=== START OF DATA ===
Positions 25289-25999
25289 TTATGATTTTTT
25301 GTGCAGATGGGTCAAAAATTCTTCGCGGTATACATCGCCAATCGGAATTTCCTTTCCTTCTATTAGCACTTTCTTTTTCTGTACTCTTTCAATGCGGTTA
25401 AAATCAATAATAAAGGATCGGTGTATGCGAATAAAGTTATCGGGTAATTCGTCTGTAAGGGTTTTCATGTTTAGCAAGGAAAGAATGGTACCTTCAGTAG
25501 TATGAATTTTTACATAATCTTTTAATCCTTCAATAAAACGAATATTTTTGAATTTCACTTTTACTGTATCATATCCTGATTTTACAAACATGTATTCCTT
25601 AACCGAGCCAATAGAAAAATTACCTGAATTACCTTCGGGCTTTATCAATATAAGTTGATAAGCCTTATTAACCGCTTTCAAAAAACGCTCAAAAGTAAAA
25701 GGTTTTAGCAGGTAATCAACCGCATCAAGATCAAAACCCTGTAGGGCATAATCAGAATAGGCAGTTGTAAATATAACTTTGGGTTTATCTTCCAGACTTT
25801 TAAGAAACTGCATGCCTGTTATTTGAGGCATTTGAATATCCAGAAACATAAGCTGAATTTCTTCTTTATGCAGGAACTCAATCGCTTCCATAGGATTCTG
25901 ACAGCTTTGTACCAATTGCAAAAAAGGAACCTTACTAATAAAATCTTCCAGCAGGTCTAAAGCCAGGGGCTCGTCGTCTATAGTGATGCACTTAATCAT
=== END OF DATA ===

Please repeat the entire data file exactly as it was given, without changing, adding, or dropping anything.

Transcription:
Positions 25289-25999
25289 TTATGATTTTTT
25301 GTGCAGATGGGTCAAAAATTCTTCGCGGTATACATCGCCAATCGGAATTTCCTTTCCTTCTATTAGCACTTTCTTTTTCTGTACTCTTTCAATGCGGTTA
25401 AAATCAATAATAAAGGATCGGTGTATGCGAATAAAGTTATCGGGTAATTCGTCTGTAAGGGTTTTCATGTTTAGCAAGGAAAGAATGGTACCTTCAGTAG
25501 TATGAATTTTTACATAATCTTTTAATCCTTCAATAAAACGAATATTTTTGAATTTCACTTTTACTGTATCATATCCTGATTTTACAAACATGTATTCCTT
25601 AACCGAGCCAATAGAAAAATTACCTGAATTACCTTCGGGCTTTATCAATATAAGTTGATAAGCCTTATTAACCGCTTTCAAAAAACGCTCAAAAGTAAAA
25701 GGTTTTAGCAGGTAATCAACCGCATCAAGATCAAAACCCTGTAGGGCATAATCAGAATAGGCAGTTGTAAATATAACTTTGGGTTTATCTTCCAGACTTT
25801 TAAGAAACTGCATGCCTGTTATTTGAGGCATTTGAATATCCAGAAACATAAGCTGAATTTCTTCTTTATGCAGGAACTCAATCGCTTCCATAGGATTCTG
25901 ACAGCTTTGTACCAATTGCAAAAAAGGAACCTTACTAATAAAATCTTCCAGCAGGTCTAAAGCCAGGGGCTCGTCGTCTATAGTGATGCACTTAATCAT